View Full Version here: : Astronomik CLS filter
30-03-2012, 07:36 AM
I received this filter today so I 'dry tested; it, i.e. on street scenes and with high pressure sodium and metal halide lamps to test its performance. Because of cloudy and moonlit skies I cannot test in real life yet.
It looks really promising: the ubiquitous yellow sodium light is dimmed for at least four stops while daylight / starlight is dimmed for only one stop.
Here my preliminary test report: http://www.northsouthsky.com/astronomik-cls.php
30-03-2012, 11:51 AM
Those are some very good results. the spectrum illustrates the bandpass/cut-off nature beautifully.
I did use one of these for some DSO imaging from my backyard and the red skyglow was almost nil with the filter. only issue was colour balance. it shifts it quite a bit, but I believe if you use a grey source as the white balance point, colours get corrected??
what you could add on would be a 5 min exposure of the night sky with and without the filter, should show a large difference.
31-03-2012, 07:58 AM
What a simple but clever idea! Never thought of testing with terrestrial shots like that.
01-04-2012, 08:13 AM
Well done and congrats on the nice presentation of your analysis. :thumbsup:
I have the Astronomik CLS 2" filter for my STL, and I can confirm that imaging galaxies is totally possible from my suburban home in Melbourne [35km from CBD].
I've attached an example of NGC1365, taken in Feb last year, and I think it was 5x10min subs Bin1x1, with the GSO 10" RC.
I have bright street lighting around me, and when I look up on a moonless night, I can just see Eta Carina [NGC3372] naked eye as a slight and faint smudge, I can no way see the Magellanic Clouds, and I think I can see to about apparent mag 2 [a guess]?:confused2:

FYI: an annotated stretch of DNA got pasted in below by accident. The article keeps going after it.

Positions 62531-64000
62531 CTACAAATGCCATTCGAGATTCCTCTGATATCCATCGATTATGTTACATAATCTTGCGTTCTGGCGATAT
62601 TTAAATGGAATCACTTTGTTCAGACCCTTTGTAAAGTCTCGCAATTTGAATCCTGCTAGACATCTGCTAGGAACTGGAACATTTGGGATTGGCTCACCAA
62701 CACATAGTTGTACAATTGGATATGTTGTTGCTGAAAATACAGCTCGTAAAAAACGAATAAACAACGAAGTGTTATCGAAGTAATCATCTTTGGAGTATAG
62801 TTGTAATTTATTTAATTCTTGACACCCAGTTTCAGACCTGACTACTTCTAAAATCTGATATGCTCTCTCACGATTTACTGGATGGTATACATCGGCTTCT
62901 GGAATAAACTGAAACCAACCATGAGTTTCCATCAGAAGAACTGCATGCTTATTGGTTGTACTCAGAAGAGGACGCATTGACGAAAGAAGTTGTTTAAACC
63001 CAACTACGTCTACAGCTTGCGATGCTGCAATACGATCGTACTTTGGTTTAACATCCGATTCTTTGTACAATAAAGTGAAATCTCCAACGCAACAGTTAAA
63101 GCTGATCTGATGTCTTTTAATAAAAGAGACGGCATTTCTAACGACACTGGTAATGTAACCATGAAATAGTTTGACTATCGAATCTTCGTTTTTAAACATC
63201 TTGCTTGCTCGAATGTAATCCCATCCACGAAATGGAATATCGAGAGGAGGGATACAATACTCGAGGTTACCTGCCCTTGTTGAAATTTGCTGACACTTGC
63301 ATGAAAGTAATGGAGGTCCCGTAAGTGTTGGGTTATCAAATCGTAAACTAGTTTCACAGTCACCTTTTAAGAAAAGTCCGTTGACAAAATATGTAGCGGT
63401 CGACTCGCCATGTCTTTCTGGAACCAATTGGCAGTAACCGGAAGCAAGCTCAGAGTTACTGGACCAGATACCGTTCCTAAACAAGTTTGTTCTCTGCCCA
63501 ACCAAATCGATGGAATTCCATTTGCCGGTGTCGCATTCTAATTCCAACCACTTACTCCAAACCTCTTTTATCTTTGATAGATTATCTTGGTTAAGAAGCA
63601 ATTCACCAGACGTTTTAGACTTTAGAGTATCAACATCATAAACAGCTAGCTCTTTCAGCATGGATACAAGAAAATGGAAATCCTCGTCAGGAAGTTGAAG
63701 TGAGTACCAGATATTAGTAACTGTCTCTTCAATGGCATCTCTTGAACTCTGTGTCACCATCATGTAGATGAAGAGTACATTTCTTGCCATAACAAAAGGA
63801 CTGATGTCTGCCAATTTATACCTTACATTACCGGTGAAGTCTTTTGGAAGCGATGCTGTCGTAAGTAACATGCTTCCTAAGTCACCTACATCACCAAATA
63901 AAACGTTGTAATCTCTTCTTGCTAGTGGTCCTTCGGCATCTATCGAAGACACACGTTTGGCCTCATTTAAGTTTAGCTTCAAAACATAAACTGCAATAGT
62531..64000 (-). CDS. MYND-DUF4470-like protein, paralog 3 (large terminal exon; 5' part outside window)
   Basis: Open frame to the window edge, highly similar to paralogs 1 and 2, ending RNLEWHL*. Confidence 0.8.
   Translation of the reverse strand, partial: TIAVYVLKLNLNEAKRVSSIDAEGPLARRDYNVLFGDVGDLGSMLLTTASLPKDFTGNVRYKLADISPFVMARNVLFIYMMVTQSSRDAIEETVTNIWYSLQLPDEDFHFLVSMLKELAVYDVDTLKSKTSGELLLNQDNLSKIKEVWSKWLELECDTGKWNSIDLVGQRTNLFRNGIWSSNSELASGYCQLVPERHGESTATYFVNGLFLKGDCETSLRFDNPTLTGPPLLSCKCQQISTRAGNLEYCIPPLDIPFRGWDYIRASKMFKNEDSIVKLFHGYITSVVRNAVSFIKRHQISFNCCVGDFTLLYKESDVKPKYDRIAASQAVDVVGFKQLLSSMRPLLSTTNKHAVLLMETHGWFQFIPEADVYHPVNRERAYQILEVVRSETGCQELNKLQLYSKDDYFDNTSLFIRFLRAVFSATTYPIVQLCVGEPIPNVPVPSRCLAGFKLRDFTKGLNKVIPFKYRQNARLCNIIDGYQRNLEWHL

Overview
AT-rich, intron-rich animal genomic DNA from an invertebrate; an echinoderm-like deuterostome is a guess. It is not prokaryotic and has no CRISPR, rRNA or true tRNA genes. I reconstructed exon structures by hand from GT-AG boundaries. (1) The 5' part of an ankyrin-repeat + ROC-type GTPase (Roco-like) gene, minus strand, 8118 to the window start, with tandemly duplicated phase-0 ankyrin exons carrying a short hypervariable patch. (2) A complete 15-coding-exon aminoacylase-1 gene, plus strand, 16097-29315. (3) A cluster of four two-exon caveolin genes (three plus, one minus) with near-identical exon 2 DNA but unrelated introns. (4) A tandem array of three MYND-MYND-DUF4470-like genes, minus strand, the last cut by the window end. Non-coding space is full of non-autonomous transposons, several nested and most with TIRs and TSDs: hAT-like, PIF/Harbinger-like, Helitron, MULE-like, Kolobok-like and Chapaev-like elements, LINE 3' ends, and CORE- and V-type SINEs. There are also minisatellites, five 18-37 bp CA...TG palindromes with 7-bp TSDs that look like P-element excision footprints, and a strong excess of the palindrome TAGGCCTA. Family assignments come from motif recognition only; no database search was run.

Apart from using narrow band filters, I cannot capture RGB channels without influence of the city lighting.
On a separate note: I read in peoples captures that they image in "heavy light pollution", and I am amazed by the colour definition achieved - but this is not a product of their advanced optics, but more the relativity of one’s opinion of what "heavy light pollution" is. If I go to a regional town, say Somerville VIC, and I'm at my mother-in-laws home, which is situated in the middle of town, I look up and are amazed how improved the darkness and contrast is.
Back onto this thread, thanks again - very interesting. :thanx:
01-04-2012, 06:03 PM
Most lights around my place are mercury vapor i think, will have to look into this ad the spectrum in nm. Great review BTW :)
02-04-2012, 12:46 AM
Great review Skysurfer,
This certainly cements in my mind the importance of getting one of these for my EOS 1000D.
Love the review and the comparison pics, really shows you its effectiveness.
Ping Mike Salway and get him to convert your page (with your permission of course) to a review article to be posted here on IIS, it would certainly be a great addition to the list as it is a very comprehensive report and informative.
I'm now thinking of shelving the new CCD camera idea and sticking with the EOS with a cool box and one of these to save cash and get better results with what I have, this saves me a lot of research and pain with trial and error.
02-04-2012, 02:22 AM
Good idea, but I have to wait for a clear moonless night to get real sky results. Yesterday I tried on a thin waxing gibbous (1 day after FQ) but skyglow was too much and filtered exposures were bright blue (and unfiltered yellow). I just posted the results on the page.
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